Yeah, you are indeed. Alright, so I gave myself that suggestion. There was a particular very difficult story to write because I had a really good idea, but it was quite difficult to write. But when I kind of brought myself out of it, I had imagined it was already there on paper and already written and in the computer and everything. But then it just came out. And when I handed in, I actually got my first high distinction and it was kind of shocking to me. I didn’t quite understand the mechanism, but then I started doing more and more, and the mechanism really is that I was operating from beta brainwave activity, which is what you do when you are fully awake and aware. It’s like 28 cycles a second, but if you are operating from that, you can actually block off the door between your mind and your subconscious, your conscious mind and your subconscious, and you actually have to drop your brainwaves into alpha brainwave, and then that opens the door up so you can access all this incredible information inside that. It underpins all your creativity. So by using hypnosis, I would actually drop into that. And then after that, the writing came easy. There was one other time I had some writer’s block, and that was just post covid.

I had actually caught covid. I got through it pretty quickly. It was gone in three days, but it did affect, I was very tired for three days. It was after I went to one of the conventions for 18 months. I had been wearing masks and sanitising and had hardly gone out. And then I went to a convention and I thought, right there is distance between me and the people here. Maybe that’s enough distance to, so I took the mask off because your customers or the people you want to speak to, they actually, you could see that the mask was like a barrier between you. But I also talked to all the other comics people on either side, and we’d be like face to face, and I didn’t even consider that maybe they had covid, but I ended up with Covid and I just felt very tired for three days.

I didn’t really get anything else, but my concentration was affected a little bit, and it was hard for me to tap in and write again. So I just had to find my rhythm again and use a lot of hypnosis when I was going through doing a lot of work on myself too, and I was dealing with some stuff that creativity was just dampened a little bit, but with the self hypnosis, I was liberated. Again. Now I’m really pleased with everything that’s going now. Like I’ve got access to stuff I’ve never had before. It’s like, whoa, right? I’m dreaming on a level I’ve never dreamt before, really full on multidimensional, inter planet surreal kind of things that is like, whoa. And the observer in me looks like, sucks all this in. I can use this in this story here, or I can use it here. So yes, the tool for me, self hypnosis is the tool to undo writer’s block or just to keep me in that alpha brainwave, which is where you want to go to access all the full expanse of your creativity and beyond, if that makes sense.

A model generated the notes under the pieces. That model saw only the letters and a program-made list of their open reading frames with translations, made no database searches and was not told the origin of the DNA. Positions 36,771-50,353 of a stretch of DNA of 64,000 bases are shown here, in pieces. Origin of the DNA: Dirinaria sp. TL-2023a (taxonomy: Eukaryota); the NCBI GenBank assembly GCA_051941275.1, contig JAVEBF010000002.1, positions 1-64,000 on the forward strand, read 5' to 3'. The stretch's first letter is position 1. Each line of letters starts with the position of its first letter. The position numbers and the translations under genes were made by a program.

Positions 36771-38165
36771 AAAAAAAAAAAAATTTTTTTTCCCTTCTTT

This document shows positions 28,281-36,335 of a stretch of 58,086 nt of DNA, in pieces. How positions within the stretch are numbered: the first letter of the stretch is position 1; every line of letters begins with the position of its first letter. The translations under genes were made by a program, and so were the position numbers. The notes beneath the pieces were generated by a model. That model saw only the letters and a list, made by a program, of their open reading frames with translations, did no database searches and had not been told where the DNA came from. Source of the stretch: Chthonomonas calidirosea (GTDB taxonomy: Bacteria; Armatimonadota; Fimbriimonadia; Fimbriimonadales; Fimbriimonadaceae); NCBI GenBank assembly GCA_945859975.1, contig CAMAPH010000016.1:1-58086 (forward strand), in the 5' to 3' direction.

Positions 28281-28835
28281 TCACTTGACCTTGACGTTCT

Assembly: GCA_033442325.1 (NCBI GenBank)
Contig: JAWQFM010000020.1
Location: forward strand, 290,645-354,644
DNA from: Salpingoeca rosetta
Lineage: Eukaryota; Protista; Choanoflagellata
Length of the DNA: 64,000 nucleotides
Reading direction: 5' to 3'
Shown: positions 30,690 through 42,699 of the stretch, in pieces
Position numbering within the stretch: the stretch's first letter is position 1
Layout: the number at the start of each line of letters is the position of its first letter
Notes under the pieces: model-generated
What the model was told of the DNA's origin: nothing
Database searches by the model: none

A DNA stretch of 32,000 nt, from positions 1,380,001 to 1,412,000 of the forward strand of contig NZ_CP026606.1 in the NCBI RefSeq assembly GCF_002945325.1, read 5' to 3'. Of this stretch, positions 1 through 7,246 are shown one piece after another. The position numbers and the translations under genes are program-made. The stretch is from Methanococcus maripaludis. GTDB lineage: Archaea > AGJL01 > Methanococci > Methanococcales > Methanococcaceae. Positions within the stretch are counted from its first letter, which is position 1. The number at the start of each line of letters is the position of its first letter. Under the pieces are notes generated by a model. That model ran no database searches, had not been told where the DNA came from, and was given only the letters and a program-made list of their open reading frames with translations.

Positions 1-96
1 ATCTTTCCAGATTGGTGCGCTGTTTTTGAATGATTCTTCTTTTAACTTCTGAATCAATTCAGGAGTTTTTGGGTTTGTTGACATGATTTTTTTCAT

Leigh Chalker (01:32:24):
Yeah, yeah, absolutely. Well, it does, absolutely. To me, Julie, if Shane can bring up that last comment that just popped up before from I believe the person saying, kg kjb, good evening, evening. Appreciate the insights of behind the scenes with your writing, drawing, et cetera. The meditation and dealing with writer’s block is very interesting. One of the things KJB, one of the things that when I discovered ages ago that Julie was into mindful techniques, I did want to bring this up on a chinwag. And Julie was gracious and comfortable enough to discuss it, as you can see, because is what I’m going to agree with Julie here, because to anyone that hasn’t a case of, I completely understand what Julie’s talking about because with my time of meditation and what it’s done for me and the clarity it has provided me, it has also done things that, and this is for me and what it’s done for my artwork and writing, I see a lot of Facebook posts from other creators and artists and stuff, and in varying groups.

I’m not going to pinpoint anyone I don’t want to at all because it’s not throwing stones. This is a personal thing. It’s just an observation that I’ve made. A lot of people seem to struggle and have, I guess they’re nervous about their artwork. They don’t feel like their writing’s the best and getting it out there and stuff. I also felt like that. But one thing that meditation and being more mindful has taught me in bringing a balance and a clarity to myself emotionally and just clear is the fact that meditation for me has taken away things and it’s taken away anxieties, it’s taken away negativities, it’s taken away fear. And the fear doesn’t go away overnight, but it’s slowly is clearing away. And through those things going away, it’s allowed me to have a far more clear vision of what I want to do art and creative wise, it may not be for everyone.

It certainly may not be for everyone, but for me, I believe it has worked amazingly well. It was the final catalyst for me in very much becoming sober. There were a few iffy parts last year where I was teetering and when that was the decision made to follow that practise and that pursuit, I have no doubt in my mind that I will be sober for the rest of my life and very happy doing exactly what I’m doing and heading in the direction I’m coming. And I certainly hope that that shows for people. I just want people to understand that there’s a power in it. It makes you feel good, and it just makes you see the world a bit better. You see a little bit more magic. One story I’ll tell you if Julie, while we’re talking about, and we’re talking because this is just chinwag the first time. The first time is a far bigger buildup, but I went on a mission, one of my road missions to see this teacher. It just so happened that she was going to be in this very tiny beach at the edge of the Daintree. So off I went and see another, this is how Chinwag and the fluidity

Julie Ditrich (01:36:16):